Cartoonist Nick Brennan
Tammy Moore takes a walk with the acclaimed cartoonist at the Void Gallery
Nick Brennan has been a professional artist for over 20 years, working for The Dandy and The Beano, and creating the weekly adventures of 'Blinky', 'The Sneaker', and, more recently, the iconic 'Billy Whizz'.
'The Dandy wanted a new artist and they picked me!' he enthuses while setting up an exhibition of his work at Derry's Void Gallery. 'That was nice.'
Yet despite having a career many artists would kill for, Brennan never had any formal training. He drew cartoons when he was younger (‘all the kids did’) but when he grew up he became an engineer. The world of arts' loss would have been engineering’s gain except for Brennan’s wife.
‘She looked at some of my drawings and wanted to know why I wasn’t doing this for a living,’ he says. ‘So I packed in my job.’
It wasn’t only encouragement that Brennan’s wife provided either. For years she coloured the sketches once he finished them.
‘I’m colour blind,’ Brennan explains cheerfully. ‘My first attempts at colouring the pages in were less than successful.’
Success didn’t arrive over night for Brennan. He spent ‘a few years on the dole' until he saw a note in the Writers and Artists Yearbook that said The Dandy ‘encouraged new artists'. At the time he lived near Dundee, where The Dandy was based, so he called them up.
One short test strip later (the never to be published and before its time 'Young Merlin') and The Dandy contacted Brennan to tell him: ‘This is rubbish. Go and have another look at The Dandy, you have to be a lot better than that.’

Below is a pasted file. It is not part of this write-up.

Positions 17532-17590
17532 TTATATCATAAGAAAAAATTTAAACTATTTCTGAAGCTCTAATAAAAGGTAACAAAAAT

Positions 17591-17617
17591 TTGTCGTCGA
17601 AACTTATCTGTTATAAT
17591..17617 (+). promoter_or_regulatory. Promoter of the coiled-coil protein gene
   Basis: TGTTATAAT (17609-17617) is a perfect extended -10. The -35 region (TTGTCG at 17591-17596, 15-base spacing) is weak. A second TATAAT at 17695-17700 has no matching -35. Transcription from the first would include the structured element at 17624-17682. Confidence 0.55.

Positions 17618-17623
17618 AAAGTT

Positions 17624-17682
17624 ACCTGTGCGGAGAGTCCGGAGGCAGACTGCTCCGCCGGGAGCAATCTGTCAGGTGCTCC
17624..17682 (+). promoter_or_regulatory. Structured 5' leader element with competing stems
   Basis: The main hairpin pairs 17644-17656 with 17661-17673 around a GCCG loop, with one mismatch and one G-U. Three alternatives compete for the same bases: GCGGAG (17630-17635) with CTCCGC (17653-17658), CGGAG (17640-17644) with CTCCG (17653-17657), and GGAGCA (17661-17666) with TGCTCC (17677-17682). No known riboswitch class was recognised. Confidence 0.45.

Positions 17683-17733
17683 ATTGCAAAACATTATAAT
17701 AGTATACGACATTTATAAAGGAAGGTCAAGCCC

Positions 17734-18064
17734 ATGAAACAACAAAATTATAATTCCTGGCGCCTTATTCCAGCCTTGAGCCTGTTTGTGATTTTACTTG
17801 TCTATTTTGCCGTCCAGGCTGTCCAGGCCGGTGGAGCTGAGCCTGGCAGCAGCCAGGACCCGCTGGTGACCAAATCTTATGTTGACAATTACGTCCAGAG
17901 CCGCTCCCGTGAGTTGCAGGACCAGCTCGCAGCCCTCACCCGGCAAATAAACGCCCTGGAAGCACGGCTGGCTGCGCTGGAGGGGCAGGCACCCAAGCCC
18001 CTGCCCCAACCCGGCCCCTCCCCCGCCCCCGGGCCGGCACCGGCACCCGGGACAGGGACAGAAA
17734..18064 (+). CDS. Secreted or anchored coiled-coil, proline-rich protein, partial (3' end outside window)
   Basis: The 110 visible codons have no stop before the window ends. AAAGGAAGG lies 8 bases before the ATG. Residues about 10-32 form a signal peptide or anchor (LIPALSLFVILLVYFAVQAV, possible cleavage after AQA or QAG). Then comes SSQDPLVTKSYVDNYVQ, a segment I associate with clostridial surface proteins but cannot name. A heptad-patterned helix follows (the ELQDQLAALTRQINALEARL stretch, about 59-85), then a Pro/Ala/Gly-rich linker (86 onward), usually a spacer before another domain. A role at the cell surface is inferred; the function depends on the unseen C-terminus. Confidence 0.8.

Brennan did and next time he was accepted and started drawing strips. He revived 'Peter Piper' from The Magic Comic and created the still-going character of Blinky, nephew of Colonel Blink from The Beezer.
‘He started off short-sighted, Magoo like but he’s developed to just be nuts!’
A strip with Blinky’s original green and orange colouring can be seen at the gallery. ‘The editor made us change it. The green doesn’t show up well against green and brown backgrounds like grass and dirt.’
Five years ago the then newly opened Void gallery approached Brennan to be its cartoonist-in-residence. For every exhibition, Brennan draws an edition of Void Comix to accompany it.
‘The plot's pretty much the same for all of them,’ Brennan says, squinting at one of the mounted pages. ‘Arty goes to an exhibition at the Void and tries to emulate it and do his own thing. Inevitably something goes wrong, usually for his dad.’
Unlike Arty’s efforts the Void Comix have been anything but disastrous, engaging the attention of many school children.
‘We wanted to break down contemporary art into an easy form that children can understand, and that’s also really fun,’ explains Maolíosa Boyle, manager at the Void.
‘Nick really enjoys his job because he’s fallen into something he loves. He's always emphasising that through the comics, that they should try new things out. The children love that element of it.’
Although the Void uses Brennan’s cartoons to encourage children to get involved with contemporary art their exhibition openings are usually aimed at adults.
'But this one is geared towards children,’ Boyle explains. ‘It’s got interactive elements so the children can take part. That’s important.'
And not just the children.
‘Adults too, I hope,’ Brennan grins enthusiastically. ‘That’s what always happens at workshops. The parents come in all grumpy and fed up, then you see their hand sneaking out for a bit of paper so they can have a go themselves.’
Nick Brennan's exhibition at the Void Gallery can be seen from February 5-26. Check out CultureNorthernIreland's YouTube channel (www.youtube.com/cultureni) to see a demonstration of How to Draw Billy Whizz.